» Will the voters of the community be allowed to vote on this proposal?
» Staff does refer to state law as to the establishment and procedures of these entities, but where in the state Constitution or anywhere else, do these elected officials have any authority to extinguish or change individual choice of power sources?
Regardless of your feelings or position on the weather, a healthy skepticism should be foremost in all evaluations of why any government entity would want to undertake the liability and responsibility for delivering power to any constituency.
The only rationale that comes to mind, is for the “power” to turn the lights on and off at will. Competitive pricing as the rationale doesn’t sell.
Also keep in mind that the City Council, with your tax dollars, will be liable in the event of any power-related lawsuit. This is whether you are in the program or not.
The imposition of Community Choice Energy Santa Barbara will include all structures and residents within the city limits. Each individual will have to officially opt out of the program if they choose to do so. Otherwise, you have no choice!
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Aera Energy wants us to green light its plan to radically ramp up oil operations in Cat Canyon. The company is jointly owned by ExxonMobil and Shell. As you read this, ExxonMobil is awaiting, probably in vain, a major court verdict in a lawsuit that charges it has lied to the public for decades.
ExxonMobil knew that its business was altering the climate, bringing us more destructive wildfires, among much else. But it repeatedly deceived the public, just as the tobacco companies knew their cigarettes caused cancer but denied it.
Rather than act ethically and honestly, ExxonMobil spent millions of dollars on climate-denying think tanks and researchers to confuse the public about climate science. ExxonMobil now concedes that climate change is happening because of the burning of fossil fuels. Still the company plans to increase its oil output by 25 percent by 2025 at a time when the world should be sharply reducing its greenhouse gas emissions.
Lawsuits, like the current one in New York, brought by its state attorney general, and an upcoming one in Massachusetts, are an important step for society to free itself from the grasp of this industry. Most directly, the suits can provide the billions of dollars necessary for communities to repair climate damages and fortify their infrastructure for the problems ahead.
And if these cases are successful, Big Oil will finally be forced to pay for the costs they have foisted on taxpayers.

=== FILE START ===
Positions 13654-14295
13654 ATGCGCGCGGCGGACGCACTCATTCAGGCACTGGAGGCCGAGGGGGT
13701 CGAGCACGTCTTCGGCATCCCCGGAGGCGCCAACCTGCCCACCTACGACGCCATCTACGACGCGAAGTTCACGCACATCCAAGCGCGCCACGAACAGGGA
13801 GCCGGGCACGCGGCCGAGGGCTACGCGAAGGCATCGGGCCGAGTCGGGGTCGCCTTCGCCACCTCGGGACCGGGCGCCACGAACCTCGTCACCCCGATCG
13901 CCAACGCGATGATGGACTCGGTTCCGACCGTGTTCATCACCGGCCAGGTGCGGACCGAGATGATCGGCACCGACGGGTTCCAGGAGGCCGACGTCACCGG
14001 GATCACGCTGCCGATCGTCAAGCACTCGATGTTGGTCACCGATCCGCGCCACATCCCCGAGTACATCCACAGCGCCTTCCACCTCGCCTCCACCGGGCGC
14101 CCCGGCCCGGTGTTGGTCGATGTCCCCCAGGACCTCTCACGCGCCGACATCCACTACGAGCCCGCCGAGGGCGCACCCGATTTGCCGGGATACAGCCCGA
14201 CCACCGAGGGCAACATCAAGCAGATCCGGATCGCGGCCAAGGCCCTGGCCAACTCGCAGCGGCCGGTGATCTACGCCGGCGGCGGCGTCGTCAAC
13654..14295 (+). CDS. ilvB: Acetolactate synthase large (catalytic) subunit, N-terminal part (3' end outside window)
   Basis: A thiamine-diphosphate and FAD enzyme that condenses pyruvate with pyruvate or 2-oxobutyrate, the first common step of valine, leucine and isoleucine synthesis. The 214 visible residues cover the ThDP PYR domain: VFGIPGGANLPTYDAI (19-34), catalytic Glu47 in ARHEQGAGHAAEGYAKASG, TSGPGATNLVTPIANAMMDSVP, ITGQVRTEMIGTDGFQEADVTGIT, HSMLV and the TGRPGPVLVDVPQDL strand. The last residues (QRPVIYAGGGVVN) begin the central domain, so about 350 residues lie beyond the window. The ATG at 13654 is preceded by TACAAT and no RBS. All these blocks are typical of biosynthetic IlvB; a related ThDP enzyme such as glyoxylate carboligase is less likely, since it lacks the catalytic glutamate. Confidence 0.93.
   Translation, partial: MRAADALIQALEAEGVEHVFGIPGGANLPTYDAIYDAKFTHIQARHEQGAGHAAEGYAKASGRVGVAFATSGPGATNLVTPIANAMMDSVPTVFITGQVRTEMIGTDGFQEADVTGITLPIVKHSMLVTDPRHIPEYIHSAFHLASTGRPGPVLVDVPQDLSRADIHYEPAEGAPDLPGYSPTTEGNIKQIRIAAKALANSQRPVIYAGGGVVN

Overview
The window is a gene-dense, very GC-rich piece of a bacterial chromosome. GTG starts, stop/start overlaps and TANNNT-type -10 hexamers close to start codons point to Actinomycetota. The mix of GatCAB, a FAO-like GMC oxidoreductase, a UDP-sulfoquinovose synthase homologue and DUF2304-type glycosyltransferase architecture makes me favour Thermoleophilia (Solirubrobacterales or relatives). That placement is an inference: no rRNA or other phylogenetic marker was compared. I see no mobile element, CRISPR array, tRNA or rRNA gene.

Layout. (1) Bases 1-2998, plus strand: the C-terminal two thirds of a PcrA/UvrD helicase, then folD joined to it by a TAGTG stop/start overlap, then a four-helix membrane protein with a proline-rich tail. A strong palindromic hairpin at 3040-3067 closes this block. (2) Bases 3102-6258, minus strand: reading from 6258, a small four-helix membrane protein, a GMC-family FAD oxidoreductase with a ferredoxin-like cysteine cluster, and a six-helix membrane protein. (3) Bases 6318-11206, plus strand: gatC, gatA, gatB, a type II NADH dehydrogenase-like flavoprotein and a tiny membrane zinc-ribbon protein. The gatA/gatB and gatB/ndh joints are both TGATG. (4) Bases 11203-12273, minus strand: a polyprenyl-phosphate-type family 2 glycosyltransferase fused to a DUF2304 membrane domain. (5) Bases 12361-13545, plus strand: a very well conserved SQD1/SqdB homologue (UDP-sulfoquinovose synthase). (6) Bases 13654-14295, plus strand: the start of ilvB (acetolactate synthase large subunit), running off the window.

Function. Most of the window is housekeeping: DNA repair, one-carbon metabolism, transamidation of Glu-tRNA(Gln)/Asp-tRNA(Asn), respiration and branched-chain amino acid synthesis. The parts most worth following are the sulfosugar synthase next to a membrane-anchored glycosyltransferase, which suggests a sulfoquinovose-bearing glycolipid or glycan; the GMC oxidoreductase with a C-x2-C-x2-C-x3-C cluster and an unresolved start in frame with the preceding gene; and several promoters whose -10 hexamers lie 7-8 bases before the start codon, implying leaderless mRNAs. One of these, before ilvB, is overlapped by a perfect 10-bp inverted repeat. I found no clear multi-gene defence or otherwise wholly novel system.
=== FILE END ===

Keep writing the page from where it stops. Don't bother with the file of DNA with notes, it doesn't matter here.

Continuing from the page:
It’s time to say a final “no” to new oil development in Santa Barbara County. No more being duped by Aera Energy and the others. No more pursuit of short-term profit for a few.
More than enough oil is available from other places to carry us through the transition to a cleaner, safer and better economy. Good and plentiful jobs, and a healthy environment, depend on clean energy.
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I agree with Joe Guzzardi’s Nov. 10 column, “Open Borders, Illegal Alien Entitlements Undermine Veterans’ Sacrifices.”
I served along the Korean DMZ in the early 1960s, when many Americans believed it was their duty to serve their country that offered them so many opportunities and stood for something that was the envy of the rest of the world.
But with each passing day I increasingly ask why I bothered wearing the uniform. What are today’s young Americans in the military sticking their necks out to defend? A federal government that has all but abandoned the principles on which this country was founded and for which more than 1 million Americans have died protecting?
I think Guzzardi is wrong, however, when he says it’s impossible to know what veterans are thinking, pro or con, about an immigration policy that puts the interests of illegal aliens before those of our citizens. As a member of the American Legion, I can attest that many don’t care one way or the other.
Despite its numerous resolutions condemning illegal immigration, the nation’s largest veterans organization makes no effort to have its opposition addressed by the news media even though the issue has taken center stage since President Donald Trump’s election. Why then bother resolving “that the American Legion seize every opportunity to request an accountability of our elected officials in implementing and enforcing federal and international laws and treaties to eliminate the large numbers of individuals from foreign countries entering the United States illegally …?”
Although I’ve made my position crystal clear about our federally created immigration crisis for almost 15 years, I’ve not heard a word about the problem from any of my fellow Legionnaires in our area. At best one or two will occasionally say they agree with my published comments, adding that I should “keep up the good work.”
There was a time when I appreciated such praise, but no longer. My response today to these people is that I don’t want any pats on my back unless they are followed by “What can I do to help?”
Veterans Day, Memorial Day, Armed Forces Day and the Fourth of July have become nothing more than lucrative marketing opportunities for a greedy business community that the federal government now views as its only important constituent.
La Valle, Wis.